especially to radicalise it.=92 (Derrida 1993/1994:85-86)=20

The important words here are the alliance with just one of the spirits of
Marxism, the dismissal of the party, the class, the workers, the
proletariat (=91barely public=92 - I will not yet read this as elitism, but
remember that the =91entire public and private space of humanity=92 is to b=
transformed by email). In favour of an international critique of Law and
concepts, of the State and so forth, which would no doubt be worthy, and
worthwhile, but surely in favour too of a massive restriction of the scope
and possibility of Marxism. Indeed, an avoidance of using, in this
context, the c-word for the international (Socialist, he says, not
Communist). Is it too hasty to read this as symptomatic of a non-Marxism,
of a reduction sliding rapidly into renunciation of those who might still
remain organised in the party-worker-communist forms?  There is much in
the way of rampant anti-Marxism and anti-Leninism about today, and Derrida
would not want to fall prey to further contribution to this, surely. Yet,
the Marx Derrida deals with seems to offer less even than the electronic
archive. An International that gives up upon institutionalising at the
very moment of its constitution seems inadequate in the face of a
recognition that Justice must exceed its examples.



If we were to take up the issues of email, telematics, the speeding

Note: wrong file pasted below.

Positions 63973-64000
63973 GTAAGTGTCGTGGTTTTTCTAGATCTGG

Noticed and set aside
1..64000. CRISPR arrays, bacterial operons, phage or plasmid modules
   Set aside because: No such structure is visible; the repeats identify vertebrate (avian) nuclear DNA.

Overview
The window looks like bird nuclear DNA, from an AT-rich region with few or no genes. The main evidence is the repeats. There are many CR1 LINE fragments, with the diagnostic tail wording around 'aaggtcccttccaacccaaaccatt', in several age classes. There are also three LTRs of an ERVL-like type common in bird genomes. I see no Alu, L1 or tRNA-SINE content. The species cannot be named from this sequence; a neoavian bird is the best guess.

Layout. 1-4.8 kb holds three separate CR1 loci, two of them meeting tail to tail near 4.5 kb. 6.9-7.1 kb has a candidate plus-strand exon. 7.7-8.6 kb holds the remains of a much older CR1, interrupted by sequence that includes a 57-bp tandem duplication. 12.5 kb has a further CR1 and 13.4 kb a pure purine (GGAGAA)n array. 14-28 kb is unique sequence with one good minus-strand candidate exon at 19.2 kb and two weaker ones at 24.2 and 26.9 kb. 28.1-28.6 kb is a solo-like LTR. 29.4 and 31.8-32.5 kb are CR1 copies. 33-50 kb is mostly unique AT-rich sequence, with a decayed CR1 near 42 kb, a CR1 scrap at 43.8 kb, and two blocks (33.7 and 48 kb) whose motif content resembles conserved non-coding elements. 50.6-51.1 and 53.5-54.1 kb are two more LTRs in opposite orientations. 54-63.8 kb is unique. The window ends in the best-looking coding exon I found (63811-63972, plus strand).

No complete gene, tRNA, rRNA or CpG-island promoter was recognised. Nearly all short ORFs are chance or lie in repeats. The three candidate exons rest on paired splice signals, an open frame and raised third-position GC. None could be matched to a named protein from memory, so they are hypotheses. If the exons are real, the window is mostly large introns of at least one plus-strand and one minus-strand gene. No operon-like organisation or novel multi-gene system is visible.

capital of the current conjuncture, then we could also read Marx on time.
It is clear from The Poverty of Philosophy, and from the later works, that
time is, for Marx, a social relationship and is to be understood as the
intertwining of three different temporalities, that of production, that of
circulation and that of reproduction. These are perhaps not all the
temporalities that are relevant - for example there may be that of the
movement from formal to real subsumption, and we might add the different
rhythms of resistance, of critical commentary, of organisation of the
class struggle, all of which might complicate the above. Yet, it is
obvious that in Marx=92s text there are differing temporalities that imping=
upon the calculations of capitalist production, and time is central to its
working. Importantly the rhythms of these circuits are not always the
same. First and foremost it is value that is the time of socially
necessary labour, and it is clear that this is not a simple calculation.
More recently (relatively), the work of Fortunati (1981/1995) has
demonstrated the determination of socially necessary labour, the role of
domestic labour and sexual reproductive work - in several senses - is not
calculated explicitly, indeed, this is the criteria of its hidden
character under patriarchal capitalism. Similarly, the abstract
calculation of circulation time in the paperwork of moneybags may not
correspond to the practicalities and specificities of circulation and
distribution, but must work in averages and means. Also, the antagonistic
relations between capital and labour throw variously speeding spanners
into the most carefully calculated plans, to a greater and lesser extent
in the differing domains of production, in the circulation phase and in
reproduction (where shopping is civil war). Similarly, the subsumption
thesis could be rethought in a context where centre and periphery no
longer works geographically nor temporally in the same ways. The
subsumption of inner city relations may also be formal or real in the
financial centre that is optic fibre inner London etc. (but this would be
another research task - see Thrift=92s informative and pithy attack on the
newness of the electronic city and those =91driven by a desire to fix on
metaphors of modern life like speed, circulation and travel, which were
already tired before they were recycled last time around=92 [Thrift


to be continued (part 2)